Brussels, the Gentle Monster, or the Disenfranchisement of Europe HANS MAGNUS ENSENSBERGER, SEAGULL BOOKS, 83 PAGES, Rs 350

Brussels, the Gentle Monster, by the great German essayist Hans Magnus Enzensberger, provides a stimulating introduction to the affairs of the EU. Concise, lucid and amusingly sardonic, it is entirely free of the self-regarding cosmopolitanism that mars so much writing on the ‘European project’. Enzensberger is a supporter of the EU but he knows very well that it has taken a wrong turn. His essential point is that the EU’s current structures represent an entirely novel (and almost wholly regrettable) attempt to construct a form of political authority that is simultaneously undemocratic and incapable of outright repression. The EU’s most important institutions are unelected, impervious to pressure from below and exercise functions that are wholly incompatible with the principle of separation of powers. At the same time, they have virtually no coercive power at their disposal. In the absence of a European army or police force, they can only enforce their edicts by relying on the willingness of member states to implement them. Ultimately the EU is a sort of Leviathan without teeth. It seeks to reshape a continent not through force of arms but by the power of exhortation.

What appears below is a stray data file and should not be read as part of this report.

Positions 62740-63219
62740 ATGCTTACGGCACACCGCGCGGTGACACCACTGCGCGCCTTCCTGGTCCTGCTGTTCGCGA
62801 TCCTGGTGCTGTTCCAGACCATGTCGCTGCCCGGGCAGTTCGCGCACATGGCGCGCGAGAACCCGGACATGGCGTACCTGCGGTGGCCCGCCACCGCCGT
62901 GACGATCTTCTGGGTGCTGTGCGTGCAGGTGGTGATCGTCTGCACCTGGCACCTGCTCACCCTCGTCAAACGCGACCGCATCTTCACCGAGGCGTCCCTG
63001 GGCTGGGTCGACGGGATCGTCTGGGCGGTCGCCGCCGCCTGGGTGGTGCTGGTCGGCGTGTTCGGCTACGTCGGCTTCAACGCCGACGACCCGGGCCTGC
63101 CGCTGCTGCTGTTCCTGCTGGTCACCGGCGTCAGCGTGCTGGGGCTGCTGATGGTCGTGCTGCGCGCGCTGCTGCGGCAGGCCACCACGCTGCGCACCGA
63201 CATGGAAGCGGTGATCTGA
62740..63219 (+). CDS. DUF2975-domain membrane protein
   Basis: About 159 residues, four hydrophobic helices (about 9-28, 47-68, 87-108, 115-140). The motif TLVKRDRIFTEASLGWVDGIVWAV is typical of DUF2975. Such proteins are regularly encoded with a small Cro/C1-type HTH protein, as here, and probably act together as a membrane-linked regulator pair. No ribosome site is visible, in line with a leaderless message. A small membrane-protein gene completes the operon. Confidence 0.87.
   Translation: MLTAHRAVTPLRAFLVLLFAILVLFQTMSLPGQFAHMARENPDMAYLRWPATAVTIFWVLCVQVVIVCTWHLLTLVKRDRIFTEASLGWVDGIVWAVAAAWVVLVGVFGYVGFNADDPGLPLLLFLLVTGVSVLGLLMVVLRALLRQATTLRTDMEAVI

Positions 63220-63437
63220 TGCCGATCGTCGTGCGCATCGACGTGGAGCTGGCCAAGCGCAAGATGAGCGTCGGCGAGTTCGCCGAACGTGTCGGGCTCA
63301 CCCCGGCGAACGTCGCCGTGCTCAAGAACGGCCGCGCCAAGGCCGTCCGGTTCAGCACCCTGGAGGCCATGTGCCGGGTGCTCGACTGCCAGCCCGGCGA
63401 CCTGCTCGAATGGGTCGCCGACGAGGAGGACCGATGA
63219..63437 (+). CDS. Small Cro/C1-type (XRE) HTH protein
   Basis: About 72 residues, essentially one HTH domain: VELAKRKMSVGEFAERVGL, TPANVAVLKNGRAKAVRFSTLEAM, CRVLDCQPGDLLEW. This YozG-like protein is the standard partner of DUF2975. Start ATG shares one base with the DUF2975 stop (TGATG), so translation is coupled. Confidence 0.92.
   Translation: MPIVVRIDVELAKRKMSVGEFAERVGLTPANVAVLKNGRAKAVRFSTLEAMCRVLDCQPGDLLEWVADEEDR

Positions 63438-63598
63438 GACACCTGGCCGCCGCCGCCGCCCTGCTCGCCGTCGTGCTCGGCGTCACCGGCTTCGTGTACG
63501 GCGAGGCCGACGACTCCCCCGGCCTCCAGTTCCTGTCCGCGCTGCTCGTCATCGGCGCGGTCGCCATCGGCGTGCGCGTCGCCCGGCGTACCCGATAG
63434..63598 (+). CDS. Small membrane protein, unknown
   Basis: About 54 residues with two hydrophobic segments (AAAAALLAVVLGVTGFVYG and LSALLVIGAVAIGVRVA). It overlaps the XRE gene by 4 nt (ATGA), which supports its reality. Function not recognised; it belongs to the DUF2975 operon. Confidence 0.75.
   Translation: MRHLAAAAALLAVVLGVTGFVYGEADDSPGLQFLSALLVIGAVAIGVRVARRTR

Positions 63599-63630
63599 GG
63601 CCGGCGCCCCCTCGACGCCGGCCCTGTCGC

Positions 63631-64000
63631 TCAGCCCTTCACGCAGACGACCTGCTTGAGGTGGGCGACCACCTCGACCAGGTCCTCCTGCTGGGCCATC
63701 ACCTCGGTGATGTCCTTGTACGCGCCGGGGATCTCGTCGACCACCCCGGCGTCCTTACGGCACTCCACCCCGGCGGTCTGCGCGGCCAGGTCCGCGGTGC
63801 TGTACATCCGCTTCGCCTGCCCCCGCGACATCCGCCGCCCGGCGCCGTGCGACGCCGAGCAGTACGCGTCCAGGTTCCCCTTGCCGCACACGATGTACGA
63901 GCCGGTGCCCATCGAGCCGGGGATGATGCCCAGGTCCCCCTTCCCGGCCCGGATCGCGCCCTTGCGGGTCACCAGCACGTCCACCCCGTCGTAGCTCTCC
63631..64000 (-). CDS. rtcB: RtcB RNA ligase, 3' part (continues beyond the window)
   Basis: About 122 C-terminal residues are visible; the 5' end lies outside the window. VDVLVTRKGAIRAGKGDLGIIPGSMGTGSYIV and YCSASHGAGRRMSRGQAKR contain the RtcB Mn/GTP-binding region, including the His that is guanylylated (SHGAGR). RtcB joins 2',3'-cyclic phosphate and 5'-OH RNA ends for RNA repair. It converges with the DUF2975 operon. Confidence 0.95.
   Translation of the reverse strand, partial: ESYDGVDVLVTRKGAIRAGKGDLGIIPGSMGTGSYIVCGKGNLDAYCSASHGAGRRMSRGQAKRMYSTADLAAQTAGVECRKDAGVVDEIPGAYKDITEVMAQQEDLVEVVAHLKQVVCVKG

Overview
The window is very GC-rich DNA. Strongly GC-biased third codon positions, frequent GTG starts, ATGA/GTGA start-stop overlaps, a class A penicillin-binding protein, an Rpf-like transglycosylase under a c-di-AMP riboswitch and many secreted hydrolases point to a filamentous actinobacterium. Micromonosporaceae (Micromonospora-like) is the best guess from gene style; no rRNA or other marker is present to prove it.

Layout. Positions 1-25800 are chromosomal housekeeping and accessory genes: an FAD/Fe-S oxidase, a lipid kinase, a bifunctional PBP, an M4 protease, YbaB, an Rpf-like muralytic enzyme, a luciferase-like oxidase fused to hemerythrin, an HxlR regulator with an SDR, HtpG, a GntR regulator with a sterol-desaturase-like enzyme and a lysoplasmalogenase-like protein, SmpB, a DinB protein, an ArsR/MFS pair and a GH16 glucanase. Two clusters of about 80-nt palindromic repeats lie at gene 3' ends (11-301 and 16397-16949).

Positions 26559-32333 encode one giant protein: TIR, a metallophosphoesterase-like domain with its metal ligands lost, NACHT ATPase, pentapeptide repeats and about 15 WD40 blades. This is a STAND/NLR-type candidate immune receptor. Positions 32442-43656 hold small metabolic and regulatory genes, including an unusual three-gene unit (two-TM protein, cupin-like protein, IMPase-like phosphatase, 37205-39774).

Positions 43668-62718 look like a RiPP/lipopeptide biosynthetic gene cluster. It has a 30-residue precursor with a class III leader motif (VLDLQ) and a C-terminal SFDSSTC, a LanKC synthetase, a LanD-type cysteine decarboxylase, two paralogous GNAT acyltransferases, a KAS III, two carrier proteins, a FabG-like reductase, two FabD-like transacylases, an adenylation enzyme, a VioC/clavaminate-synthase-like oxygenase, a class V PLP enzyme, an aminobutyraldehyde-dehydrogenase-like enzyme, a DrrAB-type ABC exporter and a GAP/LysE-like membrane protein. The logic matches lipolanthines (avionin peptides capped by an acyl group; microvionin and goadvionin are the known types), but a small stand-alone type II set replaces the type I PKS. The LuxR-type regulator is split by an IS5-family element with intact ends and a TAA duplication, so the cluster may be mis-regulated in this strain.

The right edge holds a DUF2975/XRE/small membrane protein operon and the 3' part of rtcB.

The fact that it lacks hard power has done nothing to limit the EU’s political ambitions. Like many commentators before him, Enzensberger is astonished by the sheer scale and intrusiveness of European law. For more than 60 years the European Commission has pursued the fruitless dream of abolishing national differences in the interests of free trade. Its efforts prove beyond any doubt that large-scale regulation sometimes does as much to impede social justice as to promote it. Anxious to make competition between the EU’s member states seem ‘fair’ and ‘transparent’, unelected technocrats have burdened the continent with an acquis communautaire, or body of law, that now runs to more than 150,000 pages. Its overriding goal has been to standardise economic activity across every part of Europe. It is now illegal for European companies to manufacture tractor seats in more than one size. Strict rules govern the production of ‘non-directional household lamps’. Legislation has even been introduced to specify the size of condoms.